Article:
2. God-examination:

Psalm 139:23-24 – Search me, God, and know my heart; test me and know my anxious thoughts. See if there is any offensive way in me, and lead me in the way everlasting.

How specifically are you praying that God would reveal room for improvement? Are you boxing Him in or compartmentalizing your life? If you want to cooperate with God in seeing self-control be a strength in your life, you need to be asking Him honestly where you need to grow and be sensitive to His voice in ALL areas, not just the ones you feel comfortable letting Him shape right now.

3. External input:

Proverbs 19:20 – Listen to advice and accept discipline, and at the end you will be counted among the wise.

How often have you asked for feedback? Candid, solicited feedback on who you are, how you come across, and what your impact is on people? If you have done that, have you rigged the system? Have you only asked people who’s voices you want in that feedback loop. People who only know part of you or are fans of yours? Consider broadening that scope a bit and welcome feedback that might be a bit less comfortable or complementary. (of course good judgement is needed in whose feedback you seek, but be sure it won’t exclude those who can provide a more accurate picture).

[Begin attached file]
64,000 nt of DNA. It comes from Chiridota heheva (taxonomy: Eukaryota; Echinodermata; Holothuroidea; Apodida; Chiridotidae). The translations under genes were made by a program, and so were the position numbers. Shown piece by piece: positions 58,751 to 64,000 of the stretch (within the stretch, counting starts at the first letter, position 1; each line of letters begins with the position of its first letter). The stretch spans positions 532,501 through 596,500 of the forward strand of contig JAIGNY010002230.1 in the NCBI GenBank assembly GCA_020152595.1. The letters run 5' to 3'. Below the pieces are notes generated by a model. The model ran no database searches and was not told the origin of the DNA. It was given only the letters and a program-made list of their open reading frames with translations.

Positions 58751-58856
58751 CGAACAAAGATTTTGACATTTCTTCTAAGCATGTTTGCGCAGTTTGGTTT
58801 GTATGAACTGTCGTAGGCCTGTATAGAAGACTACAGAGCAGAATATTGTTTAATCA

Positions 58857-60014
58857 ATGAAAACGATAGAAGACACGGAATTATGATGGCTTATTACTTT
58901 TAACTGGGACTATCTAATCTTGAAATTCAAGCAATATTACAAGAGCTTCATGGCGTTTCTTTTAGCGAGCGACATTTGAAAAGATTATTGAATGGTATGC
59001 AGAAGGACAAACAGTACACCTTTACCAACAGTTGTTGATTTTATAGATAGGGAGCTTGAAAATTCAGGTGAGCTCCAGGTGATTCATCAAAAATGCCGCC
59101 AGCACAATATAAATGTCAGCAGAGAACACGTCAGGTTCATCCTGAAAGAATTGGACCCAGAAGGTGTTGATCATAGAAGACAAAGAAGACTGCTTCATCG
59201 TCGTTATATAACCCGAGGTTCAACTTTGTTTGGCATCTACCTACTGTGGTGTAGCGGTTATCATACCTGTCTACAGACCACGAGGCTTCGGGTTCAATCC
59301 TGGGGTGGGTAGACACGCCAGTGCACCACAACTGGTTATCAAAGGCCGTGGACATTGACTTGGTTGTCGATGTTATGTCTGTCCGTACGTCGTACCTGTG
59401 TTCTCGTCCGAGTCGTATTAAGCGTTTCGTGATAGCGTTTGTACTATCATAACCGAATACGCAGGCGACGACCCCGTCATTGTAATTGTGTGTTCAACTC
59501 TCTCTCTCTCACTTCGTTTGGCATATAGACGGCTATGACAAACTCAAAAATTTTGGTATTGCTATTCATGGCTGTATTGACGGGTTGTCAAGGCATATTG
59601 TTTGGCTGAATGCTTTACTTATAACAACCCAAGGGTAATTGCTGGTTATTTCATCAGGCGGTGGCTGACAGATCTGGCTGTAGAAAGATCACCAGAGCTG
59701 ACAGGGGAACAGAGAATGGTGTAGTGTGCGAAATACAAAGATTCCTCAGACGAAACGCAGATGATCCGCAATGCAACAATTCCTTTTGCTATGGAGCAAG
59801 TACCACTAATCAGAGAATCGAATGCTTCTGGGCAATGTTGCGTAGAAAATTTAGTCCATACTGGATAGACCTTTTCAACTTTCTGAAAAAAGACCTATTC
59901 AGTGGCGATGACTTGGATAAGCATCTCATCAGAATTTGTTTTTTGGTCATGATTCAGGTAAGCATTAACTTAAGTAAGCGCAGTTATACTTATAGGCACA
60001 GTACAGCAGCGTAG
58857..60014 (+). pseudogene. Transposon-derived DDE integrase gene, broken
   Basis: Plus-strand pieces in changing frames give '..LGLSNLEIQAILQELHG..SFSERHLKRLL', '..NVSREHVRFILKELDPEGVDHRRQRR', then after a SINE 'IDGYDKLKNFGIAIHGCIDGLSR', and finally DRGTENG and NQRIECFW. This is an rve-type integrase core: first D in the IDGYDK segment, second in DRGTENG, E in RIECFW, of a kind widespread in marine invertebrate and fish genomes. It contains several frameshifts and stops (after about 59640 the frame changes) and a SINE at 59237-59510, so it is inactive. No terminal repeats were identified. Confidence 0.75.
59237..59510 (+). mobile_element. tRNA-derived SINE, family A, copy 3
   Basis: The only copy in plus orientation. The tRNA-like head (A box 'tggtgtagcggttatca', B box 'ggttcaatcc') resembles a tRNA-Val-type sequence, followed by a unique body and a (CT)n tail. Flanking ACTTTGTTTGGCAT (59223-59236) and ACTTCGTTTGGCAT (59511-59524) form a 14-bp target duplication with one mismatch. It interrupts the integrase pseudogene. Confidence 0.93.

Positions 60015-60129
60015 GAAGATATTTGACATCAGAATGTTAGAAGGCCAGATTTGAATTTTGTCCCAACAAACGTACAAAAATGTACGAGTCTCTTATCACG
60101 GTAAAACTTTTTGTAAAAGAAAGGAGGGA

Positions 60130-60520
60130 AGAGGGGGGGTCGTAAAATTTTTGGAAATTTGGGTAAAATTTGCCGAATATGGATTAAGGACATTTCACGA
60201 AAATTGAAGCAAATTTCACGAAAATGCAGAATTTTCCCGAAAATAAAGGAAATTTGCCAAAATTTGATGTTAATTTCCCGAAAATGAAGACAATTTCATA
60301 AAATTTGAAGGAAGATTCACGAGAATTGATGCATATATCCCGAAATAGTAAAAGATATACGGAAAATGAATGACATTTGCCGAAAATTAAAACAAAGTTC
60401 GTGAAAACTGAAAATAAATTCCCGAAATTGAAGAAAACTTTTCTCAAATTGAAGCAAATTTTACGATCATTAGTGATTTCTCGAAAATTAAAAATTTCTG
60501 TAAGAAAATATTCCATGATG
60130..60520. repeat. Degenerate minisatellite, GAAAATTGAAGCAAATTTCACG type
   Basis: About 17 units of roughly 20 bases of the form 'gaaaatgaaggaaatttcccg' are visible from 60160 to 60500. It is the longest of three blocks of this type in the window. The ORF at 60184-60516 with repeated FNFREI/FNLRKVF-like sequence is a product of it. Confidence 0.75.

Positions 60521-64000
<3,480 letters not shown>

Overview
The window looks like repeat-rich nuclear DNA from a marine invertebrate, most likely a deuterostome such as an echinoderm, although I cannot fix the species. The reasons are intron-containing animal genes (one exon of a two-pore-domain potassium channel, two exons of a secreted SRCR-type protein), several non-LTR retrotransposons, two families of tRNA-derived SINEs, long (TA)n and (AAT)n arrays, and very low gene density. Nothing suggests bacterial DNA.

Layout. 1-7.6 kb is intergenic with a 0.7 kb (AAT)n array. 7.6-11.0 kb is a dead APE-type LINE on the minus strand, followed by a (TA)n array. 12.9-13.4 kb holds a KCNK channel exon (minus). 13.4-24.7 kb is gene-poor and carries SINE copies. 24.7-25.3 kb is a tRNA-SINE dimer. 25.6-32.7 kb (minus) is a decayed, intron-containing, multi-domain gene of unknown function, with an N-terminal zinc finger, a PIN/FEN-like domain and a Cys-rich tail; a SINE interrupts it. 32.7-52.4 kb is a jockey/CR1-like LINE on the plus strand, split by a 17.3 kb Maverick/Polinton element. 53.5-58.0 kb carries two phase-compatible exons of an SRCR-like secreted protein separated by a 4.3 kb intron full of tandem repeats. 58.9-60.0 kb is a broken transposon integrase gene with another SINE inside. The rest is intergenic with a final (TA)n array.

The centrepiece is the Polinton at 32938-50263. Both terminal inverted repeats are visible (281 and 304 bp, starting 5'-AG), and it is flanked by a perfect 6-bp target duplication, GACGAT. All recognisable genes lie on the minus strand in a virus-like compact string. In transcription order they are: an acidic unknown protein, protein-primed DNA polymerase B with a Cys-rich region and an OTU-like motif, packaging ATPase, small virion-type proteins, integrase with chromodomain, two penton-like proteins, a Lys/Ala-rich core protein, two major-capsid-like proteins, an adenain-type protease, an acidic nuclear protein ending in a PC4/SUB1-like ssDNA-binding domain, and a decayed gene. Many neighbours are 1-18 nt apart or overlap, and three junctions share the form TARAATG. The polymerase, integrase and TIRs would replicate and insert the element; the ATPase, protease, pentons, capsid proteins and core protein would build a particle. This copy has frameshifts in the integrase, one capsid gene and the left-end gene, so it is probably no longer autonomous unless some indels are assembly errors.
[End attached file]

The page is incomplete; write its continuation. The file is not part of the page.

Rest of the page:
4. Written goals:

Each of these combined helps to paint a picture of who we are, or how we are perceived. Balancing them while using a good filter is healthy, but then you need to write down areas where you have opportunity to grow. If we view this as a singular exercise and then never action on anything we learn, it’s useless. As God reveals areas in your life that need improvement or a more focused level of self-control, write that as a goal and revisit it often.

Self awareness allows us to practice self-control and better examine our heart and posture.

Even if we feel that we have a good grasp on our self-awareness, there can be some BIG blind spots that we are inattentive to. We may be very aware of our words and obvious actions, but what about these common blind spots?



1. Nonverbal responses: Body language and nonverbal cues are almost always a matter of awareness and self-control. These are powerful communication methods, and they will betray us. A look on someone’s face, an exhale, or a motion with hands can impact interaction immensely! And you may not realize that you are doing it! Nonverbal communications require a great deal of self-awareness.

Think of non-verbals in the same way you do verbals – imagine if you weren’t aware or couldn’t control the words coming out of your mouth. If you didn’t know that your internal monologue was actually audible. As someone tells you something frustrating, you say “oh come on. You’ve got to be kidding me.” Imagine how that impacts things. Nonverbal actions say the same thing just as obviously.